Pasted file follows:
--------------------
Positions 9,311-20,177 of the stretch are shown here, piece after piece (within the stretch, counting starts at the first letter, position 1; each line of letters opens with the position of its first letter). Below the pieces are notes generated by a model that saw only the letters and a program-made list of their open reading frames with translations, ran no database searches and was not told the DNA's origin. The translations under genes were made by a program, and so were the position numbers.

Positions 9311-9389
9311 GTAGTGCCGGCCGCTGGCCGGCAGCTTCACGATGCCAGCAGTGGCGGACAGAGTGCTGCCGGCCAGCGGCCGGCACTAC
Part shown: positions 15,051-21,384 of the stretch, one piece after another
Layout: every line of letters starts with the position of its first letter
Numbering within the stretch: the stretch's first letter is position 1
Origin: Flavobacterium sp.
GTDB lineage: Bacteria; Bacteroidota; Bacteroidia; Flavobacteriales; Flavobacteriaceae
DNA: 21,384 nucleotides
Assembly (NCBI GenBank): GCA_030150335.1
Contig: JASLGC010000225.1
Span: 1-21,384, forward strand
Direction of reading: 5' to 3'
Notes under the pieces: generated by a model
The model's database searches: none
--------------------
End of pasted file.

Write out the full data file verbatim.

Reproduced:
Positions 9,311-20,177 of the stretch are shown here, piece after piece (within the stretch, counting starts at the first letter, position 1; each line of letters opens with the position of its first letter). Below the pieces are notes generated by a model that saw only the letters and a program-made list of their open reading frames with translations, ran no database searches and was not told the DNA's origin. The translations under genes were made by a program, and so were the position numbers.

Positions 9311-9389
9311 GTAGTGCCGGCCGCTGGCCGGCAGCTTCACGATGCCAGCAGTGGCGGACAGAGTGCTGCCGGCCAGCGGCCGGCACTAC
Part shown: positions 15,051-21,384 of the stretch, one piece after another
Layout: every line of letters starts with the position of its first letter
Numbering within the stretch: the stretch's first letter is position 1
Origin: Flavobacterium sp.
GTDB lineage: Bacteria; Bacteroidota; Bacteroidia; Flavobacteriales; Flavobacteriaceae
DNA: 21,384 nucleotides
Assembly (NCBI GenBank): GCA_030150335.1
Contig: JASLGC010000225.1
Span: 1-21,384, forward strand
Direction of reading: 5' to 3'
Notes under the pieces: generated by a model
The model's database searches: none